On the eve of the 25th anniversary of the first medical report of AIDS, Terrence Higgins Trust (THT) is calling for renewed international action to tackle the World-wide epidemic.
From 31st of May to the 2nd of June Nick Partridge, chief executive of Terrence Higgins Trust (THT) will be at the United Nations’ comprehensive review and high level meeting on HIV and AIDS in New York, where the ‘Declaration of Commitment on HIV/AIDS’ will be reviewed.
Mr Partridge said “It’s 25 years since the first report of AIDS. HIV is preventable and treatable, but we are still seeing record numbers of new diagnoses each year, both in the UK and abroad.
“Progress on tackling AIDS has been made but there is still much to do. Last year 3 million people died with AIDS and for every five people in the developing world who need HIV drugs, only one person gets them. We need widespread prevention programmes and a greater commitment from governments and pharmaceutical companies to making anti-retroviral drugs widely available. Without this we’re fighting a losing battle.”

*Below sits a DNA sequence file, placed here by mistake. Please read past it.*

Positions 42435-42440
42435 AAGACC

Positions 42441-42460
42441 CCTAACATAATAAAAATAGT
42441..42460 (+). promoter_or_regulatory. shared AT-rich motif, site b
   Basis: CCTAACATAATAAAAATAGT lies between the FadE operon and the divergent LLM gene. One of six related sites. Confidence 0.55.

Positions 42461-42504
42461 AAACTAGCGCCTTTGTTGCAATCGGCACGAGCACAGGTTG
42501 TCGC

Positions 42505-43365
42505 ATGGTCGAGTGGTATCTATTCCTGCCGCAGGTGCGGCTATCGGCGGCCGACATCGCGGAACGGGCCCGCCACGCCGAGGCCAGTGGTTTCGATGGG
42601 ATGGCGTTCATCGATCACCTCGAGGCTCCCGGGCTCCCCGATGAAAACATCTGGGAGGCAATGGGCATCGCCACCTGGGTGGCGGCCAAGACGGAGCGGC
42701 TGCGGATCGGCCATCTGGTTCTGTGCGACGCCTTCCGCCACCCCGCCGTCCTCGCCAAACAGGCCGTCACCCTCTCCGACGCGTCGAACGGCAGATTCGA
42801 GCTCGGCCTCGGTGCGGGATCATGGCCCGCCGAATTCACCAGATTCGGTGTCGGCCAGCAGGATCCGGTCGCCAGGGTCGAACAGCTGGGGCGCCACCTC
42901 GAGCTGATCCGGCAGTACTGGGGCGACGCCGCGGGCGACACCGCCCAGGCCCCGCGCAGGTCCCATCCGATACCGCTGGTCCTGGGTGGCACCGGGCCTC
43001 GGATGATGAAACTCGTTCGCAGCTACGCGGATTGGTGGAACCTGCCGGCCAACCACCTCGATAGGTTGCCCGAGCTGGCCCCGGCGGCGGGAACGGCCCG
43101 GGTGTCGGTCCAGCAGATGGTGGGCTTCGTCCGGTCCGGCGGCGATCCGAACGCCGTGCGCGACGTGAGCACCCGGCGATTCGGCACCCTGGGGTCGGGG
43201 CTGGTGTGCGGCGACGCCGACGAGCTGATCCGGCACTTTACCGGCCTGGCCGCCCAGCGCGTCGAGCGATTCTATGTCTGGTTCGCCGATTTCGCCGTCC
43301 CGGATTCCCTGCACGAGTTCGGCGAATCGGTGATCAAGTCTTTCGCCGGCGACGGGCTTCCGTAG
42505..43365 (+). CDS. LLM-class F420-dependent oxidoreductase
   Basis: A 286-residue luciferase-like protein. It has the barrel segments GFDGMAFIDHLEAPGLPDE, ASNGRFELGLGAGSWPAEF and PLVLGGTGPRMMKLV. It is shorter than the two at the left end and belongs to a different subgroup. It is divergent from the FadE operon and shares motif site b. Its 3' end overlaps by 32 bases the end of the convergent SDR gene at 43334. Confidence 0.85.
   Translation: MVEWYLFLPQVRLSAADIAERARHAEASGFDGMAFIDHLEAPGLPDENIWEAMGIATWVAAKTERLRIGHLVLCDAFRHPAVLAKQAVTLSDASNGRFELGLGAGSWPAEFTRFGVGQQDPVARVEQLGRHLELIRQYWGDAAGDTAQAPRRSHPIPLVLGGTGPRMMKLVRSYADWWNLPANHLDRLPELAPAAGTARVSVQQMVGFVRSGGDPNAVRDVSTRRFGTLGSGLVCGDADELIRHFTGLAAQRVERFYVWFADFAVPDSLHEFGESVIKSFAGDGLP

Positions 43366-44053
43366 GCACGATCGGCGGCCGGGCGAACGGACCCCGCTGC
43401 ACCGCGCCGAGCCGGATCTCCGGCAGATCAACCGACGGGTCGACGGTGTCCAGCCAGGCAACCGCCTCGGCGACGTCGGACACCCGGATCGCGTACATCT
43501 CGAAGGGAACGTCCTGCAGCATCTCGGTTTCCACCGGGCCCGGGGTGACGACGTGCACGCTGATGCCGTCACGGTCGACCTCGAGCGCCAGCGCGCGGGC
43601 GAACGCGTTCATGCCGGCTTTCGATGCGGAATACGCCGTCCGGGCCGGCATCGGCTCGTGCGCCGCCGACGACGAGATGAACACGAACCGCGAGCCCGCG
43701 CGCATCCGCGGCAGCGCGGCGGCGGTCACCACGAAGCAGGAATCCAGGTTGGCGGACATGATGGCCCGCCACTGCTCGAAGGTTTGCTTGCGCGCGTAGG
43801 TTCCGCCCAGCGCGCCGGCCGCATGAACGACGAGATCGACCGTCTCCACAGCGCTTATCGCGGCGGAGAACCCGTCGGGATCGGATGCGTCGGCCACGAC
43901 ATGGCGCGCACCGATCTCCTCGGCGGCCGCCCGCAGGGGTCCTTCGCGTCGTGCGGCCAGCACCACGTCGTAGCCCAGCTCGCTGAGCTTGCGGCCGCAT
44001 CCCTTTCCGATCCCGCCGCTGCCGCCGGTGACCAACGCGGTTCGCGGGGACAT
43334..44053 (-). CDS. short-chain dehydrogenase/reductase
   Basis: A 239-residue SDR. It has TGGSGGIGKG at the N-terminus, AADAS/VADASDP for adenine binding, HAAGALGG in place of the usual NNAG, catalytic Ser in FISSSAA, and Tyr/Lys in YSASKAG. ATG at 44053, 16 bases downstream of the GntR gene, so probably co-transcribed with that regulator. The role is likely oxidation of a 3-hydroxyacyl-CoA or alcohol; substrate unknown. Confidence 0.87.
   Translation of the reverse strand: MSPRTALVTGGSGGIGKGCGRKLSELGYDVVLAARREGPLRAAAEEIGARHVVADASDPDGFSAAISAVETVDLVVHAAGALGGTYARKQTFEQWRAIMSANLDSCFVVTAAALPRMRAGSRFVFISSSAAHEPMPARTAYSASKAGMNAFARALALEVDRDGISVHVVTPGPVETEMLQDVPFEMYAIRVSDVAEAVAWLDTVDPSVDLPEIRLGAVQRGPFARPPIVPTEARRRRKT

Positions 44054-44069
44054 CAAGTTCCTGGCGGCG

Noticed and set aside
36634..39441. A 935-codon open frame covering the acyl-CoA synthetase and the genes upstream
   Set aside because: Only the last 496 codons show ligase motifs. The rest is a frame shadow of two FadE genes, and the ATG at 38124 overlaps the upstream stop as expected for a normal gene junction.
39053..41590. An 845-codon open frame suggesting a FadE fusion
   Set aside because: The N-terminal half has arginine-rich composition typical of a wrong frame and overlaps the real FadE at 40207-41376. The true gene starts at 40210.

The group says prevention work is vital and successes have already been seen with campaigns reducing the spread of HIV in some countries including Thailand and Brazil. Access to testing is an essential element as the vast majority of people living with HIV are unaware of their infection.
THT is pushing for the health infrastructure in many countries to be strengthened if progress is to be made on tackling the epidemic and for antireteroviral treatments need to be made affordable and available to those who need them. Second and third line treatments will also be in higher demand as drug resistance becomes more prevalent.
The UN comprehensive review and high level meeting on HIV and AIDS is assessing progress thus far and outlining what more needs to be done in order to meet the international commitments on tackling the epidemic.
Tony Blair, reacted to questions from Conservative leader, David Cameron, in Parliament last week, regarding the government’s commitment to combating AIDs.
The Prime Minister called for a “coordinated effort from the international community” and said the government is working with drug and pharmaceutical companies to find cheap treatments for AIDs, tuberculosis and malaria.
He signalled an aim for “universal access by 2010” through a £1.5 billion spending budget.